Plant of the Week: Fortune-Inviting Bamboo
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Plant of the Week
Latin: (Shibataea kumasasa)
As we've watched the economic collapse in recent months it's apparent that much of the financial world is based on a kind of mysterious faith. In my garden, grows a bamboo the Japanese call “fuku zasa,” the fortune-inviting bamboo used to celebrate their three-day Toka Ebisu festival. Provided you have enough faith, this little bamboo will assure you have a profitable business.
Shibataea kumasasa goes by many names such as fortune sasa, Ruscus-leafed bamboo, zigzag bamboo or lucky bamboo. It's a dwarf, running bamboo growing 2 to 4 feet tall with 4- to 5-inch long leaves borne alternately up the straw-sized stems. It's an evergreen bamboo, but the leaf tips (and sometimes the leaf margins) will turn white during winter giving it an almost variegated look.
Bamboos are monocarpic; they flower once and then die. But before checking out, they produce a lot of seed. Bamboos are known to flower during the same year wherever they are growing in the world. Some kind of internal clock must control this synchronous blooming habit for plants bloom at the same time regardless of their growing conditions. For many species, blooms are often produced about once every 100 years. Fortune sasa last flowered in the early 1960s.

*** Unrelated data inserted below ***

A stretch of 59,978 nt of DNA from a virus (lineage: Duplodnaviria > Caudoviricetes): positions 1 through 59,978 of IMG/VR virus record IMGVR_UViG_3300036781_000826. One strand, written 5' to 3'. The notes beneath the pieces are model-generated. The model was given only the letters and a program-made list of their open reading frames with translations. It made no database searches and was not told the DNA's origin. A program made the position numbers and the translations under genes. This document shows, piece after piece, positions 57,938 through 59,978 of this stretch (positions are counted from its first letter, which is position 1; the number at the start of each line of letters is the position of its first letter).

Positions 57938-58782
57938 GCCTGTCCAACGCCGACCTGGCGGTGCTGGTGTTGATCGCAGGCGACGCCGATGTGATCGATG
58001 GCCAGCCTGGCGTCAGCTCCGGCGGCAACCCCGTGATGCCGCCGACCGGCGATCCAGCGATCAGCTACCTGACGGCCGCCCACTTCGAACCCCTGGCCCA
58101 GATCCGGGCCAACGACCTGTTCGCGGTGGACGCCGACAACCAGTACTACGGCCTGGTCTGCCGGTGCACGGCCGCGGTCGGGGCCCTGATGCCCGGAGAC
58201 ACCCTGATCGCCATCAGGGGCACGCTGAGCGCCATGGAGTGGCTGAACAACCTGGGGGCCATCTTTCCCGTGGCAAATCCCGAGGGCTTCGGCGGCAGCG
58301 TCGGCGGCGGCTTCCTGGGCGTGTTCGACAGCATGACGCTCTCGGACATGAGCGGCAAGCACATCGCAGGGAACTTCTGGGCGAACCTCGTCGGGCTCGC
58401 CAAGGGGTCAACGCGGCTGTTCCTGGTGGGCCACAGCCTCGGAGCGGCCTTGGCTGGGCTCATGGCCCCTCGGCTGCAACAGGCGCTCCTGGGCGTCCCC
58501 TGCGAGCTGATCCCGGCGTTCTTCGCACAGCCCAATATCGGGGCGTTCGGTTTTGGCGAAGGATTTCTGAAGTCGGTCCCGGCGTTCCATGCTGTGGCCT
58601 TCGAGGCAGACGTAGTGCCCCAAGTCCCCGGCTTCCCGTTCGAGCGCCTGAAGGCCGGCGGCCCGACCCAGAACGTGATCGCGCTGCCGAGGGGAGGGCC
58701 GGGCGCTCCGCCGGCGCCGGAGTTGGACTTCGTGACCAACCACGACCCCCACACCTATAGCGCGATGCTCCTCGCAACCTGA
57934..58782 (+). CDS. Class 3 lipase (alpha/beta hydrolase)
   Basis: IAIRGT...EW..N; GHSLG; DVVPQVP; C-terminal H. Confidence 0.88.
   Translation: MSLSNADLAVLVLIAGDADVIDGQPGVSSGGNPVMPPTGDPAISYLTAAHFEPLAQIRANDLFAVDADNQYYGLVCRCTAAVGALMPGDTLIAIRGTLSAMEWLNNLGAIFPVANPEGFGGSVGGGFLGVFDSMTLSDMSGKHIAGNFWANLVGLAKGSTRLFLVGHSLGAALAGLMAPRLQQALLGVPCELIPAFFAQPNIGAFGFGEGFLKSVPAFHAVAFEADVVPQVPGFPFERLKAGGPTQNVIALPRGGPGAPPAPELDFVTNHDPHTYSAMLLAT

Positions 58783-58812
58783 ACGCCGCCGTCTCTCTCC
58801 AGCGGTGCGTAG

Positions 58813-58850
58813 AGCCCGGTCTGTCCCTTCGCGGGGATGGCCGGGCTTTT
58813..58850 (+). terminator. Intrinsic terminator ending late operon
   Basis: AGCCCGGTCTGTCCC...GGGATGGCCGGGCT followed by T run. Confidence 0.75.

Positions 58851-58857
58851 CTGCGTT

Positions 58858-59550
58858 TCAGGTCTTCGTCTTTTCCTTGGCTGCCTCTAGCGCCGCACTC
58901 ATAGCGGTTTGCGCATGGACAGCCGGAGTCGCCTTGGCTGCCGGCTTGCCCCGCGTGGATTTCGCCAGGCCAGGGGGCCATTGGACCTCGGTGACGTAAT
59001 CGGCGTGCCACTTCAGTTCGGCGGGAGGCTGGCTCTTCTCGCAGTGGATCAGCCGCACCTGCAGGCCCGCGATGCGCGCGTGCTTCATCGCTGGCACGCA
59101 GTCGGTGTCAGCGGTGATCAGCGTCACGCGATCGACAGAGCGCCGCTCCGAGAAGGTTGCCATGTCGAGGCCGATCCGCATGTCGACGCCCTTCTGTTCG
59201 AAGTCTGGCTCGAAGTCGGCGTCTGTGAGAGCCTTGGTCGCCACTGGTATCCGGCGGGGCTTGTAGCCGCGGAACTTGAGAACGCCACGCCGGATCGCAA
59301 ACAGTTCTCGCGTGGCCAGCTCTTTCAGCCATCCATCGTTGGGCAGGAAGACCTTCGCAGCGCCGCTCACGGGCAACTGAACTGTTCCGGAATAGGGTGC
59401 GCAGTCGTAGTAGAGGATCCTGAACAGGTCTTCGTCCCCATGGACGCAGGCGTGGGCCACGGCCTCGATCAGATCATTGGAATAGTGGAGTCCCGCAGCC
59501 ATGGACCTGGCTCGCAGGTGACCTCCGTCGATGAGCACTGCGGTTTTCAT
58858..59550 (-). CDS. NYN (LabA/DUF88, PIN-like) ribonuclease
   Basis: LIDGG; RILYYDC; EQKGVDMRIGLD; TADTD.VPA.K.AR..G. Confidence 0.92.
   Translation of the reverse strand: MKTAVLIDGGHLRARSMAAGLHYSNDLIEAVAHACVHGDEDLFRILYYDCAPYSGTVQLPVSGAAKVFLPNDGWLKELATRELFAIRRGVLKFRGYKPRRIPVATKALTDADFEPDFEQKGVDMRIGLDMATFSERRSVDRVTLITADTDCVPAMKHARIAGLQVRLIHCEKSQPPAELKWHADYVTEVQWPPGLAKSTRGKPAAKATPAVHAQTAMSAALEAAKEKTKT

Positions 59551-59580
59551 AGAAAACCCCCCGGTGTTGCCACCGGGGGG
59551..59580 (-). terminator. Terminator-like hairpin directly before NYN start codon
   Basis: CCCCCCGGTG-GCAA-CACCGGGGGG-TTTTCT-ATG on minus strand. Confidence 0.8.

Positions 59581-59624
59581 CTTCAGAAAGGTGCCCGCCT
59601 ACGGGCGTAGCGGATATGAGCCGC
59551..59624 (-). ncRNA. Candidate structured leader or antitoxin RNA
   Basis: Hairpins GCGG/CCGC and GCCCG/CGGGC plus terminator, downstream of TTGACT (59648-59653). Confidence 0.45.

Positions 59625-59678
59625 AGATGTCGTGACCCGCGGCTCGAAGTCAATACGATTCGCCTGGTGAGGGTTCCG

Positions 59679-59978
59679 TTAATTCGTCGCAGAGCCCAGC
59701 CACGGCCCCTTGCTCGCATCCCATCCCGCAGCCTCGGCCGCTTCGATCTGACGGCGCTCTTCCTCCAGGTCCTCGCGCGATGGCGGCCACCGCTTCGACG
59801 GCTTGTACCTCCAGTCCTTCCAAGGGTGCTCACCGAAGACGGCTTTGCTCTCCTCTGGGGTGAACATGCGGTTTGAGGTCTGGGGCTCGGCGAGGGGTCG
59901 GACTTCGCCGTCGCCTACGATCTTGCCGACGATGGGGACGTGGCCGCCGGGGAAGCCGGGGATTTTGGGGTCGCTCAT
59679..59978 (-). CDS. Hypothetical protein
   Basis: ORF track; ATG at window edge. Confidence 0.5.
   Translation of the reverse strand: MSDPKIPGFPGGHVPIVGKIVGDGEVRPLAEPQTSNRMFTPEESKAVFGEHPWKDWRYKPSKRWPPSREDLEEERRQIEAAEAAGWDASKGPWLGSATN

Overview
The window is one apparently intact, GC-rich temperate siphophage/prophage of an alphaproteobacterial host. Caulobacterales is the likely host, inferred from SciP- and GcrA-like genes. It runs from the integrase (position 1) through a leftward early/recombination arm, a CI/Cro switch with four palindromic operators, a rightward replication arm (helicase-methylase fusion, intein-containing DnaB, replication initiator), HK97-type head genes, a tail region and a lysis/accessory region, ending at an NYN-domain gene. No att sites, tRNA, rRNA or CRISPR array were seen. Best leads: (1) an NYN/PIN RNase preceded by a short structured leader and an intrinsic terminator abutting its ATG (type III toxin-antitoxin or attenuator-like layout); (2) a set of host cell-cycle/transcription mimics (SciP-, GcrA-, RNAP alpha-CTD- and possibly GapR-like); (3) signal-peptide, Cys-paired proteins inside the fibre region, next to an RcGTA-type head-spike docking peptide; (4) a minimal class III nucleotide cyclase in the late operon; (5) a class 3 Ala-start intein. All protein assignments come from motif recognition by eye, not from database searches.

Toka Ebisu, the business success festival, is celebrated every Jan. 10 and has been observed since the 17th century, during the Edo Period. The highlight of the festival is the “Good Luck Palanquin,” a parade of 600 Shinto priests, geishas and “good luck” girls who hand out fortune sasa stems adorned with various lucky charms. The crowd chants, “Bring us the sasa leaves that give us prosperity” as the procession winds through the million people who attend the festivities.
Can believing in fortune bamboo be any more far fetched than believing in mortgage-backed derivatives?
Though fortune bamboo spreads by underground rhizomes, it's not an especially aggressive spreader. I've grown mine in a shaded, relatively dry area for about 10 years, and it now occupies about 4 square feet. It's easy to remove from unwanted areas by grubbing out the invading rhizomes. In a moist, fertile site, it will spread faster so a 1-foot deep bamboo barrier might be worth considering. It's winter hardy from zone 6 through 9.
Unlike most bamboos, this species can be shaped by shearing. It can be maintained as a clipped hedge by shearing in the spring just before new growth starts. To keep it short and compact as a 2-foot tall groundcover, mow it to the ground in late winter. It has good drought tolerance and is pest free.
The “lucky bamboo” seen at Chinese restaurants that have woven, cork-screwed or otherwise whimsically arranged stems is the houseplant Dracaena sanderiana, not a true bamboo.
By: Gerald Klingaman, retired
Extension Horticulturist - Ornamentals
Extension News - January 9, 2009
The University of Arkansas Division of Agriculture does not maintain lists of retail outlets where these plants can be purchased. Please check your local nursery or other retail outlets to ask about the availability of these plants for your growing area.